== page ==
Both our Dobes use stainless Brake-Fast bowls but they can still wolf down kibble in about 5-minutes!

I recently purchased two Ruffwear Gnawt-A-Rocks via Amazon.
Although I put jerky treats inside to keep Dobes engaged for hours, they can also be used for slow feeding purposes.

I tried once with large sized kibble and it took a good 10 minutes for Dobes to dispense and eat a handful.

Here is my previous post on these items:
02-13-2018 10:05 AM
MeadowCat I find just wetting my dogs food down helps. I don't mind that they eat quickly, but that prevents them from eating so quickly they puke.

They do enjoy their Kong Wobblers a LOT - it's their most fun food toy ever. I've used slow feeders, but I don't love them. The food toys are better, IMO. Or frozen Kongs. I don't mind fast eating as long as it doesn't lead to puking, and for us, just wetting the food is enough to prevent that - I just make it a little soupy.
02-13-2018 09:51 AM
CRDobe For my previous boy I put a couple of baseball size round rocks in his bowl. Worked perfectly...and free!
02-13-2018 08:36 AM
Rosemary I you really want to slow him down, then you need something that dispenses just a few kibbles at a time, like a Kong Wobbler.
02-13-2018 08:09 AM
TNfisher This is the one we use for Mocha and it works pretty good. Cleaning it is a PITA, but no more vomiting after eating, so it's worth it.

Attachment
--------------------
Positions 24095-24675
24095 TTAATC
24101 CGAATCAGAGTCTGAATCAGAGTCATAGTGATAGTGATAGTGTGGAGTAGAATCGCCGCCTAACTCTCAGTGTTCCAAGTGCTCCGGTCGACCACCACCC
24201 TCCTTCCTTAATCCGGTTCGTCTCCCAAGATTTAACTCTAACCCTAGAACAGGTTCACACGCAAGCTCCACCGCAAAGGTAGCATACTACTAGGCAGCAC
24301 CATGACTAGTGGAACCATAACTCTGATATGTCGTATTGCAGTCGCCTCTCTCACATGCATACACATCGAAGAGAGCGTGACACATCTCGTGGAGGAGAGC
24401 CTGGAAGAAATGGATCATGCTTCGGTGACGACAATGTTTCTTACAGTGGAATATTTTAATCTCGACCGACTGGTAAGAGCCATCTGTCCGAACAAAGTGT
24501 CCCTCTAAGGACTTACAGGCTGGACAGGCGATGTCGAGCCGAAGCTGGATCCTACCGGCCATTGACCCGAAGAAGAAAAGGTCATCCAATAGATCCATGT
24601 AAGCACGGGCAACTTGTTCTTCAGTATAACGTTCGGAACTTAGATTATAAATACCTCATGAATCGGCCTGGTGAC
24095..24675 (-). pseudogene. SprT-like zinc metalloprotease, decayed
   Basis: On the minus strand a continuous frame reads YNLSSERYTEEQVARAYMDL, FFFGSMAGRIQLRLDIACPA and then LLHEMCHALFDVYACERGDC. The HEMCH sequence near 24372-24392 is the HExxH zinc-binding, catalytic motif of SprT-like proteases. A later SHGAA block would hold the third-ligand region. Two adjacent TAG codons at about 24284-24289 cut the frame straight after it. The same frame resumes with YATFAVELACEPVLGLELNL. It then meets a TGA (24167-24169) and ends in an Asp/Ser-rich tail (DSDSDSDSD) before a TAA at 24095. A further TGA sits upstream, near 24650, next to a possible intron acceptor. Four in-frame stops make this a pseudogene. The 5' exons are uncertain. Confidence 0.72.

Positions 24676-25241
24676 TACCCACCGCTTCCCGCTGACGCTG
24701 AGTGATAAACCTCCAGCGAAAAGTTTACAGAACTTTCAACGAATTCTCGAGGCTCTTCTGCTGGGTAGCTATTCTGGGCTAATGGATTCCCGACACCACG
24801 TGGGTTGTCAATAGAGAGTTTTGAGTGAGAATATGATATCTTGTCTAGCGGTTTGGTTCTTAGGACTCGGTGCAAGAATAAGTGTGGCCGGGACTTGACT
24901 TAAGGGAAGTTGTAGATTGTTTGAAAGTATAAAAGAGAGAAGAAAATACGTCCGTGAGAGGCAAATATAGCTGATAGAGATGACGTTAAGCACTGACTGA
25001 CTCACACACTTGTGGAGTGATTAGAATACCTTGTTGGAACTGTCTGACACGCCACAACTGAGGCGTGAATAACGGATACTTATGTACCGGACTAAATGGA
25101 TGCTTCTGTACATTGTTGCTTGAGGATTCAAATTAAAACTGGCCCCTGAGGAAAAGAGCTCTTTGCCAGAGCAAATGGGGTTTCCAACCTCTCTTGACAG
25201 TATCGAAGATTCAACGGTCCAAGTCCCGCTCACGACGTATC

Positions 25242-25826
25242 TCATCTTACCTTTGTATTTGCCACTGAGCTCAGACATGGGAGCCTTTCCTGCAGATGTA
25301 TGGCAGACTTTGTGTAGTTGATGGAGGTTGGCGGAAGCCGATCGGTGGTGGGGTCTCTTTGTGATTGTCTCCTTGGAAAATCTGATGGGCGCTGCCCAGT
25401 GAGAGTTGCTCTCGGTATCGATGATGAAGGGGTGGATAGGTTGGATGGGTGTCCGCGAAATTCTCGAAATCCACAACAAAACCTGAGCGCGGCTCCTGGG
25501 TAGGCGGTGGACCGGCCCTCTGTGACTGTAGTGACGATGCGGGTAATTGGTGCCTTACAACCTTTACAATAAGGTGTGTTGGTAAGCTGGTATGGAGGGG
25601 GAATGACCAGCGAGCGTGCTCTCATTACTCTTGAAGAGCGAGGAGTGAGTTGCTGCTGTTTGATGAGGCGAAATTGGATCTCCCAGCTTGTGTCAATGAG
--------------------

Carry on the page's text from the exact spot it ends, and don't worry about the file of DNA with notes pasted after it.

02-13-2018 07:43 AM
RADAR2017 If you are really worried about it, try using a muffin pan. Much cheaper than a slow feeder bowl, and somewhat entertaining the first few times. You will probably get a look that says "ugh. seriously?" If you have a bowl stomper/flipper though, I would also get some kind of mat and some velcro/magnet tape to keep the pan from flipping. That works for us. Radar eats like he's never seen food.
02-13-2018 12:20 AM
melbrod Dogs don't really chew kibble very much--it generally goes down whole. Their teeth are made for biting and shearing, not for grinding things into a pulp like our teeth do. We have digestive fluids in our saliva. A dog doesn't; his food doesn't start to digest until it reaches his stomach.

A cupcake tray with a little food in each cup, or a cookie sheet with the kibble spread in a single layer would be the cheapest way to go, if you want him to slow down.
02-12-2018 09:42 PM
Beaumont67 We used a cup cake cooking tray, for a few months.
- Kelly did slow down eating, to normal speed
02-12-2018 09:26 PM
4x4bike ped Hi Gamer.

I've always let my boys "Wolf". They eventually figure out that it is totally unnecessary. (if they are fed alone and undisturbed by other dogs.) However lots of folks are really uncomfortable dealing with it.